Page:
Based on Colm Toibin’s acclaimed novel, “Brooklyn” is a period drama that follows the coming-of-age years of Eilis Lacey (Saoirse Ronan), an Irish immigrant in 1950s Brooklyn, New York. Critics have lavished the film with unanimous acclaim for its nostalgic postcard charm, but the critical consensus is utterly baffling, because the film has such glaring flaws. “Brooklyn” is a pleasant but monotonous experience, utterly banal in its lack of character depth or a compelling plot.
At home in Ireland, Eilis is stuck in a dead-end job as a shop clerk, and she is constantly berated by her crabby boss. Thus, she hops aboard a ship to the United States. Her strife is over, however, as soon as she settles in Brooklyn and she wins the affectionate support of all of her peers with her prim smile. A local Brooklyn priest pays for her to attend two years of college, where she is a stellar student. Her Irish landlord gives her the best room in an all-female boarding house. Her successes are just kind of handed to her.
Written by Nick Hornby, the film’s screenplay is off-brand for the veteran writer, best known for his novel “High Fidelity.” His characters fall in the tradition of Woody Allen-esque neurotics, and he usually writes dialogue that dazzles with wit and pop-culture savvy.
Maybe Hornby is out of his element when he’s writing such a sentimental, immigrant narrative, because he depicts Eilis as a terribly bland woman. She is too polite to make any enemies. Without a real antagonist, the narrative lacks any tension to push it forward. The Russian American mice in “An American Tail” face more harrowing class struggles than Eilis.
At an Irish community dance, Eilis meets Tony (Emory Cohen), an Italian boy who has an off-putting, specific interest in Irish girls. Nevertheless, they fall in love. Cohen’s performance, however, does have a working-class charisma. One gets the impression that the actor studies a lot of Marlon Brando films.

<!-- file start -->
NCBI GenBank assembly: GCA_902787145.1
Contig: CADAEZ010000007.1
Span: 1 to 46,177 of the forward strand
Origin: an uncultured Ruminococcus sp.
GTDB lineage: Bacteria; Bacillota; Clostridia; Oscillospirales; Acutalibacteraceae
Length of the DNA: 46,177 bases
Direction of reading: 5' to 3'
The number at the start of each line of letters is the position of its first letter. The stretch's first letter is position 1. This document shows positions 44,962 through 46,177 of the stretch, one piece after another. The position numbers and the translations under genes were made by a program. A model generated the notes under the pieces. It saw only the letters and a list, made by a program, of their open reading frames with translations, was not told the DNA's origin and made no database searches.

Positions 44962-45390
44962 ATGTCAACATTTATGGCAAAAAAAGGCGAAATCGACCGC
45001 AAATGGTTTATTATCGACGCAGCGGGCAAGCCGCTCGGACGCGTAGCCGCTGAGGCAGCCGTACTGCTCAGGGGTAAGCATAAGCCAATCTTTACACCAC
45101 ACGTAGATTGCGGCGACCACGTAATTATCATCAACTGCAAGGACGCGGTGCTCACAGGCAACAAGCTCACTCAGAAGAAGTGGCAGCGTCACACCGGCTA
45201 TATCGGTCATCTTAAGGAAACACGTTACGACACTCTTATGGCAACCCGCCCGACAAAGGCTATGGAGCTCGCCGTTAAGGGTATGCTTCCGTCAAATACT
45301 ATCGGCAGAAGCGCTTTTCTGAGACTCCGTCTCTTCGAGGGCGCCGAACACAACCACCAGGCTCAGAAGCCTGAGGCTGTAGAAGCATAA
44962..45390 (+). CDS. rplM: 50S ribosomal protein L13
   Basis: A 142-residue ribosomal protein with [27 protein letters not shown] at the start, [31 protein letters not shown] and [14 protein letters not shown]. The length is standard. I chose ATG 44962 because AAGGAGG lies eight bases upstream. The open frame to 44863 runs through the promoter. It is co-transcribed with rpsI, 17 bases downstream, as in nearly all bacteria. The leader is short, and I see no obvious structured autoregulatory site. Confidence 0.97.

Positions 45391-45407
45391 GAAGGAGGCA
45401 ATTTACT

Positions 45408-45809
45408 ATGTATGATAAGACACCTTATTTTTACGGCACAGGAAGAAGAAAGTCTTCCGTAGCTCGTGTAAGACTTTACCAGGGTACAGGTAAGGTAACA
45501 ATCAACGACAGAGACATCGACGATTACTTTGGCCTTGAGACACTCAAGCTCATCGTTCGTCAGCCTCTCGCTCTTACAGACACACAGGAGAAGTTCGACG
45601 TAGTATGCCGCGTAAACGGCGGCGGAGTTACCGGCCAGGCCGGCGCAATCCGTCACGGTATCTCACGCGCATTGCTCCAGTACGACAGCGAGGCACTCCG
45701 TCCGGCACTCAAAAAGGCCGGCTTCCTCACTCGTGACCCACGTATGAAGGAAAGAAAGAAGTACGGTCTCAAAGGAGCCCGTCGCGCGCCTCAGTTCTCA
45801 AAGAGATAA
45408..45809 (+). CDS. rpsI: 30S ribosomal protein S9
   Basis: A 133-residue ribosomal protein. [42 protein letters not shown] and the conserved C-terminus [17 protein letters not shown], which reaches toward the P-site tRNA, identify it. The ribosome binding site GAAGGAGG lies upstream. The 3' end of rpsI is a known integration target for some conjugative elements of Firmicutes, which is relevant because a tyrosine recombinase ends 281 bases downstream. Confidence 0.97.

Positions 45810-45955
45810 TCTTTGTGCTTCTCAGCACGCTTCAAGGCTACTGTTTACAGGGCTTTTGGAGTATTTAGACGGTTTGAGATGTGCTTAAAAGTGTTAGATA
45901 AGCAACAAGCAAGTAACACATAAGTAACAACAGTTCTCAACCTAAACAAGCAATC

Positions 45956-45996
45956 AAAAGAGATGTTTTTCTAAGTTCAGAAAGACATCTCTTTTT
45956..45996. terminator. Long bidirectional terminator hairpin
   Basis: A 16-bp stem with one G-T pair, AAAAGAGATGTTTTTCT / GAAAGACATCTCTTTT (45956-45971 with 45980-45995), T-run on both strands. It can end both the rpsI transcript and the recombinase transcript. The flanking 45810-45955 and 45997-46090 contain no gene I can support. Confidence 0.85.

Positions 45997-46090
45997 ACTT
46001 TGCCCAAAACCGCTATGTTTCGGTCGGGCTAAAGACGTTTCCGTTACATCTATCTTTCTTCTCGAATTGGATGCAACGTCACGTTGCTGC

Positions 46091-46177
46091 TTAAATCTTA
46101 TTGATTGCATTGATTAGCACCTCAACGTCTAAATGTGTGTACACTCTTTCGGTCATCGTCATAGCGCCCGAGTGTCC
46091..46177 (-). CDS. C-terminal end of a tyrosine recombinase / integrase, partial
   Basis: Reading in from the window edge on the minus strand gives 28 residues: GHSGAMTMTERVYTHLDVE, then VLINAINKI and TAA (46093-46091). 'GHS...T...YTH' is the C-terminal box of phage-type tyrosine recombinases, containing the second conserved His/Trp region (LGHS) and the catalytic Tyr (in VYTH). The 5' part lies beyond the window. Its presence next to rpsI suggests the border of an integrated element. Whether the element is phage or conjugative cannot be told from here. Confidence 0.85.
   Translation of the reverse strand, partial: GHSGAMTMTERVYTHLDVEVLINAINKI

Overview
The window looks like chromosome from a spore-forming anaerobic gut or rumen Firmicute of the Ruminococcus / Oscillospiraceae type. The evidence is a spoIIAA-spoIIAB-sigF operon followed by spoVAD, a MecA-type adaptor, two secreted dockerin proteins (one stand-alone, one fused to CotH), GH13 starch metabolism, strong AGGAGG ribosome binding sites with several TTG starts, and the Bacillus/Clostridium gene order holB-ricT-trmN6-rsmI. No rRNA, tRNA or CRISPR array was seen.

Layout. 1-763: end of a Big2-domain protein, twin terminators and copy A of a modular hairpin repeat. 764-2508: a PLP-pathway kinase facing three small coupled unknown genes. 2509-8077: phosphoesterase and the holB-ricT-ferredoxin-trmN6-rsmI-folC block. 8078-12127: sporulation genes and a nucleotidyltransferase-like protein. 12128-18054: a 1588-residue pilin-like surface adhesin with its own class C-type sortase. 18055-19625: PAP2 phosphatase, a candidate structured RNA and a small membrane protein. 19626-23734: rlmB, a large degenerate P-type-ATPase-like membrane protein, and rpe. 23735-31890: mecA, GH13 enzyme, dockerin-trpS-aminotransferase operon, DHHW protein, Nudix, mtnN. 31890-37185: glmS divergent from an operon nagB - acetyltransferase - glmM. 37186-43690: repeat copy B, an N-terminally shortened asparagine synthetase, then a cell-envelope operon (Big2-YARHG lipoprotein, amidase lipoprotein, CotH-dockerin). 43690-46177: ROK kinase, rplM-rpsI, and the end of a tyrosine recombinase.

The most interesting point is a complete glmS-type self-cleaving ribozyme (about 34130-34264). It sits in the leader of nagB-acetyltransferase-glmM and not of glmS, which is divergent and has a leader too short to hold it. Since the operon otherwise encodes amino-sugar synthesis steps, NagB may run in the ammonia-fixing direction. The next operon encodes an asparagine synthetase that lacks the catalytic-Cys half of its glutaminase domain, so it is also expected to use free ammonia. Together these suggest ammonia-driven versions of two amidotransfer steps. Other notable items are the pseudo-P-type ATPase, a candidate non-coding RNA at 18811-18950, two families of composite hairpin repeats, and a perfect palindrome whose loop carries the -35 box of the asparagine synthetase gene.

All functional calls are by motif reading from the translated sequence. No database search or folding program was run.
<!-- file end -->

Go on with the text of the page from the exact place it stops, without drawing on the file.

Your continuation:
Their dates are some of the loveliest scenes in “Brooklyn,” but they’re also painfully predictable. The two lovers go see “Singing in the Rain,” and Tony imitates the musical’s eponymous dance number while they stroll through a park. They even go to Coney Island, which is painted in candied pastels.
These scenes are pleasant and nostalgic, but Ronan and Cohen don’t have much chemistry as love interests. After all, the narrative doesn’t give their relationship time to bloom. Tony asks Eilis to meet his family before they’ve even had their first onscreen kiss. Eilis marries Tony halfway through the movie.
Handled by Yves Belanger, the film’s cinematography has the same qualities as its narrative: pleasant but terribly bland. You would expect more sweeping shots to capture the epic, bicontinental scale of an immigrant story — the New York skyline, the Brooklyn Bridge. Instead, “Brooklyn” mostly consists of tight head-and-shoulder shots of Eilis. The camera is often in shallow focus as Eilis stands in front of the city night’s soft, delicate bokeh.
Of course, close-ups are perfect for an intimate character study, but Ronan is never very expressive anyway. Ronan always conveys Scarlett O’Hara’s “tomorrow is another day” attitude, but she lacks the bold spark of Vivien Leigh’s iconic performance.
Ironically, the film’s most interesting moments don’t take place in Brooklyn. “Brooklyn” finally picks up a conflict when Eilis returns to Ireland for a funeral, but the plot stays contrived. As odd as it sounds, Eilis faces her deepest dilemma when she has such a good time in Ireland that she no longer wants to go back to Brooklyn — where she also has a pretty good time. She’s torn over a tough choice, but anyone else would be happy to be in her shoes.
On top of its overall blandness, the film has some unsavory attitudes about gender. Eilis gives off the appearance of a fiercely independent woman, but she mostly relies on other men to give her a sense of fulfillment. Her relationship with Tony cures her homesickness when she first settles in Brooklyn. Back in Ireland, she mainly wants to stay because she meets another boy, Jim Farrell (Domhnall Gleeson). He’s a pretty bland character, too. He plays polo — that’s all we learn about Jim.
Eilis Lacey needs a better ambition than finding a husband. The filmmakers of “Brooklyn” also need a better ambition than making a film that puts its audience to sleep.